corporate interests. Over the past few decades, the EPA's Superfund Innovative
Technology Evaluation (SITE) program has been instrumental in facilitating field tests
of a variety of new technologies for soil and groundwater cleanup. SITE projects have
documented testing procedures, performance data and cost analyses from field-tests of
several hundred innovative technologies. Information about these treatment and
monitoring technologies is accessible at SITE's website: www.epa.gov/ord/SITE.
The National Research Council's Committee on Innovative Remediation
Technologies recently offered several recommendations for stimulating the market
demand for new remediation technologies. These recommendations are summarized in
Table 1.1.

Remediation Technologies for Soils and Groundwater

Table 1.1. The National Research Council's recommendations to stimulate market


demand for new remediation technologies (NRC, 1997).
U.S. Securities and Exchange Commission (SEC) should clarify and strictly enforce
requirements for disclosure of environmental remediation liabilities by all publicly traded
U.S. corporations
SEC should enforce environmental liability reporting requirements through third-party
environmental auditing
U.S. Congress should establish a program to allow companies to amortize reported
remediation liabilities over a 20- to 50-year period
EPA should improve its enforcement of Superfund and RCRA requirements
Managers of federally-owned contaminated sites should contract remediation projects on
a fixed-price basis and use independent peer review panels to check progress towards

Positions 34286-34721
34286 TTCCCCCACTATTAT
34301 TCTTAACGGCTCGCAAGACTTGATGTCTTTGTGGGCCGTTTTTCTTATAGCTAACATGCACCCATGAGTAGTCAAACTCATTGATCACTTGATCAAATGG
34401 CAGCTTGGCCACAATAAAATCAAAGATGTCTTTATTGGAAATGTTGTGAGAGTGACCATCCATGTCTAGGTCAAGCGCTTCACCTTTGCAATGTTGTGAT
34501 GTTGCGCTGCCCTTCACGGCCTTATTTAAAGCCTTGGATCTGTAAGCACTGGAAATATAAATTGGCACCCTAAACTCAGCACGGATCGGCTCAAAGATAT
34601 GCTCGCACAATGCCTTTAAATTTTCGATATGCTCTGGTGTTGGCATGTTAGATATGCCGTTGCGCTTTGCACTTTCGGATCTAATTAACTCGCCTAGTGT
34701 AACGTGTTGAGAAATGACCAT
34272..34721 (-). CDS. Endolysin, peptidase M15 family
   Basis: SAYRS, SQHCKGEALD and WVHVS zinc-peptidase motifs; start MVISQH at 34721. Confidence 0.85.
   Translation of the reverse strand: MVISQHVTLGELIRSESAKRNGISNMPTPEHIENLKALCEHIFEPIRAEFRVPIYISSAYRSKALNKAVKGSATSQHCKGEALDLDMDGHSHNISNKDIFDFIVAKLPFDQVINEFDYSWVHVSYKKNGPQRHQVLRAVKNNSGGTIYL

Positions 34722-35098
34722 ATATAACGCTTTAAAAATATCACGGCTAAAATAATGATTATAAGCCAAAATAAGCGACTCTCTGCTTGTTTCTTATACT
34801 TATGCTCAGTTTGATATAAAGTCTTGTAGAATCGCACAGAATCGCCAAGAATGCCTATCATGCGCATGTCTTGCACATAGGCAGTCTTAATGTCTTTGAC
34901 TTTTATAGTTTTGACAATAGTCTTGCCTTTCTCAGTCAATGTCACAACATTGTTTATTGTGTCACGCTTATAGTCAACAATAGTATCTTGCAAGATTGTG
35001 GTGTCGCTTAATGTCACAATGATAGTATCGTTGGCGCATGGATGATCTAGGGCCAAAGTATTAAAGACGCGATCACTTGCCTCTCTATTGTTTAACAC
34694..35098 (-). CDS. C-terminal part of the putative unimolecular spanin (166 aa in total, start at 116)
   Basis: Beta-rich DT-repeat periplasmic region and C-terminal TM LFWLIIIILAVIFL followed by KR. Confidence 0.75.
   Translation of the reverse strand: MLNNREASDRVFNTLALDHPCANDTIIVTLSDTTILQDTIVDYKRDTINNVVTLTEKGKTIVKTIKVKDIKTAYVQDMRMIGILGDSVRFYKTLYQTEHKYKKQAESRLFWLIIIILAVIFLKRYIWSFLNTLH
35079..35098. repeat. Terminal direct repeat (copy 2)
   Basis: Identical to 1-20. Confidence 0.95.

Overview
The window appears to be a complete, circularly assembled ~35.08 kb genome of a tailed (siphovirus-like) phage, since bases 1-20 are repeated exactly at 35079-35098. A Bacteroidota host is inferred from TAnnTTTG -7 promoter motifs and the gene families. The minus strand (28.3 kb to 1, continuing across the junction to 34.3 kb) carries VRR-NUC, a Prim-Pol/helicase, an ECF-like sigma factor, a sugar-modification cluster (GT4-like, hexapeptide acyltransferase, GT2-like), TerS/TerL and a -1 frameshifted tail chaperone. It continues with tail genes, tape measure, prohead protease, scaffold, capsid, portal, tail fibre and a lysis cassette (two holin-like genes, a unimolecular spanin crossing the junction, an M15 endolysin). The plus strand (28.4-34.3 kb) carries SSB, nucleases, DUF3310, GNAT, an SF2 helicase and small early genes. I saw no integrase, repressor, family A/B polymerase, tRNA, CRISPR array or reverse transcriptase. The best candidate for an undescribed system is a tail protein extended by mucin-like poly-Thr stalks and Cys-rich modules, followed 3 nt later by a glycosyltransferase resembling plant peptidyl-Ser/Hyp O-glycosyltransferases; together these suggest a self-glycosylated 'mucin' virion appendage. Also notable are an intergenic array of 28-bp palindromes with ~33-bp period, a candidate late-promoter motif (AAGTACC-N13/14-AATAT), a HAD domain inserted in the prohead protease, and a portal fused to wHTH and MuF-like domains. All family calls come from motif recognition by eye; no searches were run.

milestones
EPA should review procedures for approving remediation technologies and develop
guidelines for increasing the consistency and predictability of these procedures among
regions and across programs
Congress and EPA should assess the option of establishing national standards for soil and
groundwater cleanup
The U.S. General Accounting Office should assess programs for licensing site
professionals to select remediation technologies on behalf of environmental regulators
EPA should establish a national registry of contaminated sites and make it publicly
available over the Internet

1.3

Types of Remediation Technologies for Soils and Groundwater

The successful cleanup of contaminated soils and groundwater depends on


factors such as contaminant characteristics, local climatic conditions, site hydrogeology,
and the type of technology used for site-restoration. Of these, the selection and
deployment of appropriate site-specific and contaminant-specific cleanup technologies is
the only factor under the influence of remediation professionals. It is, therefore, essential
that remediation professionals have a strong understanding of various types of
remediation technologies available in the market. Several such technologies are
summarized in Table 1.2 and are the topics of discussion in the remainder of this text.

Remediation Technologies for Soils and Groundwater

Table 1.2 Common soil and groundwater remediation technologies.


technologies
Physical treatment technologies
Free product recovery
Pump-and-treat
Soil vapor extraction
Air sparging
Groundwater circulation wells
Multiphase extraction
Induced fracturing
Soil heating
Chemical treatment technologies

Precipitation
Chemical oxidation and reduction
Permeable reactive barriers
Stabilization/solidification
Adsorption and ion exchange
Electrochemical processes
Chemical leaching and solvent extraction
Soil flushing
Soil washing

Biological treatment technologies

Biosparging
Bioventing
Biostimulation
Bioaugmentation
Anaerobic biotransformation
Aerobic biotransformation
Biological fixation
Enzyme- catalyzed treatment
Saprotrophic fungal processes
Mycorrhizal fungal processes
Biological reactors
Phytoremediation
Monitored natural attenuation

References
NRC (1997) Innovations in Groundwater and Soil Cleanup, National Research Council,
National Academy Press, Washington DC.
NRC (1999) Groundwater and Soil Cleanup, National Research Council, National
Academy Press, Washington DC.